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2 Week Specials, Care & Community in Vietnam by Felicity Elsegood

Why choose Vietnam?

Volunteering in Hanoi Before I travelled to Vietnam I had no idea what to expect. I had always wanted to travel to Asia and experience a completely different culture to my own and yet within Asia there is so much diversity it was hard to pick where I wanted to see. For me, as I knew a little of Vietnam’s history, I felt that I should start my travels there. Having already decided that my friend and I wanted to enrol on a care project it was time to decide how long we were to be there. Unfortunately because of the ever-looming A-level exam results day we could only spend 2 weeks in Hanoi - but what a 2 weeks it was!

When we arrived in Hanoi it was after midnight and it was pouring down with rain yet stepping off the plane felt like walking into a sauna. We were met by a Projects Abroad representative and another volunteer on our care project and taken to ‘The Friendship Village’- our home for the next 2 weeks. In the dark it was hard to take in my surroundings and exhausted after the journey my friend and I collapsed on the beds and instantly fell asleep.

The next morning we met the Projects Abroad member of Vietnam staff - she was absolutely lovely and helped us if we had any issues. She also knew the ins and outs of Hanoi and showed us around the city, helping us to get our bearings. The first morning was our first taste of the real Vietnam, we had a Vietnamese breakfast to begin with - the coffee was fantastic! We then had our induction where we met the other 3 volunteers on our project. People come from all over the world to volunteer and so not only did we get to experience Vietnamese culture but French, Japanese and Chinese as well!

My Care Placement

Volunteering in Vietnam

The Friendship Village is on the outskirts of Hanoi, a 40 minute taxi ride. It was where we were based for the fortnight and we got to know it and the people living there really well. The village was founded by George Mizo, an American veteran of the Vietnam War who wanted to provide a community for people affected by the Vietnam War, in particular for those affected by Agent Orange. There are many people living in the Friendship Village from small children to adults and so we got to meet a whole range of different people all with differing perspectives which was so interesting.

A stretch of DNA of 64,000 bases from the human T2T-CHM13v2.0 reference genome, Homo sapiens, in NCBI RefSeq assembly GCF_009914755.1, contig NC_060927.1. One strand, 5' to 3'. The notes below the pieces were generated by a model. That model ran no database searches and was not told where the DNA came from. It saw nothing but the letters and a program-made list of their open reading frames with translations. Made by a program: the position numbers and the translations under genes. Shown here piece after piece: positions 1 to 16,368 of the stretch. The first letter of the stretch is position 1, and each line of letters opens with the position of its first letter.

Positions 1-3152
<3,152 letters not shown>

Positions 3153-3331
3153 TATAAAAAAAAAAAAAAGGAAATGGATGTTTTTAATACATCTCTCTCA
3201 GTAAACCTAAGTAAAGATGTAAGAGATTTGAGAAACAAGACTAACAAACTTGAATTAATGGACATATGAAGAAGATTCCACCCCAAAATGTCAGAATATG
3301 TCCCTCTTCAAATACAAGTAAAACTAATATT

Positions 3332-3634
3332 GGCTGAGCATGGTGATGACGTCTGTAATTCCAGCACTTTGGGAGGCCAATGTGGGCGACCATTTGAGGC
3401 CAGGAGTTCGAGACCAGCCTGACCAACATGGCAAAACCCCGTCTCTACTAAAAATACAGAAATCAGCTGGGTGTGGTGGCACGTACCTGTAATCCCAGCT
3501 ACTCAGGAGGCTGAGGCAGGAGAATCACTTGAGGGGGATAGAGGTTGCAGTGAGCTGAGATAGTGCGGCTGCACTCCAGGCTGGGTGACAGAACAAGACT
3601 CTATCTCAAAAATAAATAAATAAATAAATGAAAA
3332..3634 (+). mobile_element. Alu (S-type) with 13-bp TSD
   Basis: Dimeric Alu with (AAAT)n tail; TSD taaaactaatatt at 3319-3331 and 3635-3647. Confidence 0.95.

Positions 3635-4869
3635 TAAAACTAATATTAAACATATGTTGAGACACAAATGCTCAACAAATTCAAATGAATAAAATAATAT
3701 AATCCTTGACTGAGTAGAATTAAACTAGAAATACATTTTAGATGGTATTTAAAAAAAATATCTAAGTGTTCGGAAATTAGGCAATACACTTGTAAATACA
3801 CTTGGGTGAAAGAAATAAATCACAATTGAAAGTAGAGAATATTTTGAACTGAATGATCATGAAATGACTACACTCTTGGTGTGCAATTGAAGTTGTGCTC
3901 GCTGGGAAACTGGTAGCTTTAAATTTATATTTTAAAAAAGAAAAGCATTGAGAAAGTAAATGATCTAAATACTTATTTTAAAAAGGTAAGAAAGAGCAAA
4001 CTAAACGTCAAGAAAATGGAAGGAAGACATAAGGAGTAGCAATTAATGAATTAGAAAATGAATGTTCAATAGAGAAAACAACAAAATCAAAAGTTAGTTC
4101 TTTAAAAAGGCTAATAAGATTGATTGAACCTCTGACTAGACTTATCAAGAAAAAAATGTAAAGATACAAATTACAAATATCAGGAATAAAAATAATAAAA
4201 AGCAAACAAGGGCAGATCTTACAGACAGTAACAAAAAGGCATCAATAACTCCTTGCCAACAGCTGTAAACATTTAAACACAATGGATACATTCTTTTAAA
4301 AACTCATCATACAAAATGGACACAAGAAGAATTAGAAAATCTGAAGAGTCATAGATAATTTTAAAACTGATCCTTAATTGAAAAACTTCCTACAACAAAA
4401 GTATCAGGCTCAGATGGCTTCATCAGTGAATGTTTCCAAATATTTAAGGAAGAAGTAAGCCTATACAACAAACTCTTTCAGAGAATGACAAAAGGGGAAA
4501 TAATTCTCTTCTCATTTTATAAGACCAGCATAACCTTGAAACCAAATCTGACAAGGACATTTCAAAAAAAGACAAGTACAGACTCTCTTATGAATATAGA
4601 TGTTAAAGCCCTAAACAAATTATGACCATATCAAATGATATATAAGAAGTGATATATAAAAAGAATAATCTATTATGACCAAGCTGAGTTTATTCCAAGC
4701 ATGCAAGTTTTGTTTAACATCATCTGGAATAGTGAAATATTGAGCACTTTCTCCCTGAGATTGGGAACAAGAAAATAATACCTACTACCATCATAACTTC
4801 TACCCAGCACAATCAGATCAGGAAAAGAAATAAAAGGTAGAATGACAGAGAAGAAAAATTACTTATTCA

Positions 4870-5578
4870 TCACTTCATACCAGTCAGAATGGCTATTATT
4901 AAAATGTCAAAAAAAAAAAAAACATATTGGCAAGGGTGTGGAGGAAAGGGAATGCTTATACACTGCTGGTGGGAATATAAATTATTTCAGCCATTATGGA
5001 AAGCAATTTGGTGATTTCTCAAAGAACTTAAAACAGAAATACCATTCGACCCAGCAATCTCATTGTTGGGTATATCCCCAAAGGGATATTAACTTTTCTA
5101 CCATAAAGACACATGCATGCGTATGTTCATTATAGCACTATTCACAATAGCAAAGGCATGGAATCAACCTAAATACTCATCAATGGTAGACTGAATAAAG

When we were working in the Friendship Village we did a range of different jobs. Some days we painted the outdoor furniture and the children’s play areas and other days we worked in the children’s classes. For me this was the most rewarding experience as you could see them learn skills and help their education so that they are better prepared for the future. Despite the language barrier (I only knew a few phrases in Vietnamese) I found we were all able to communicate effectively with the children and their teachers and in doing so we really got stuck in. Sometimes we would sit with the children to keep them concentrated on their work; other times we taught a new bit of maths to them or helped with their writing

Leisure Time

Weekend trip

When we were not working in the Friendship Village we were able to explore a bit of what Vietnam has to offer. Some days we went into Hanoi to experience city life - crossing the road in Hanoi is a journey in itself! The streets are full of motorbikes and mopeds and to cross the road you have to just step out and walk - we were told to keep walking as the traffic would move around us! After the initial shock and terror of facing a road with swarming motorbikes it became second nature and made us feel like we were not quite such a tourist.

At the weekend we visited the famous Ha Long Bay which was fantastic! I didn’t really know what to expect but from getting on the bus and meeting our fabulous tour guide to stepping on the boat and seeing one of the wonders of the world, it was a really spectacular day. If you do visit Vietnam make sure you go!

During the evenings we would often relax in the Friendship Village or go into Hanoi for an authentic Vietnamese meal. Some nights we also taught an English Class which I really enjoyed. I didn’t realise how complicated the English language actually is – we just never stick to any rules!

All in all I had a fantastic time in Vietnam and would really encourage anyone to go. Vietnam has so much to offer and to volunteer on a care project is such a great way to help those who are not as fortunate.

Felicity Elsegood

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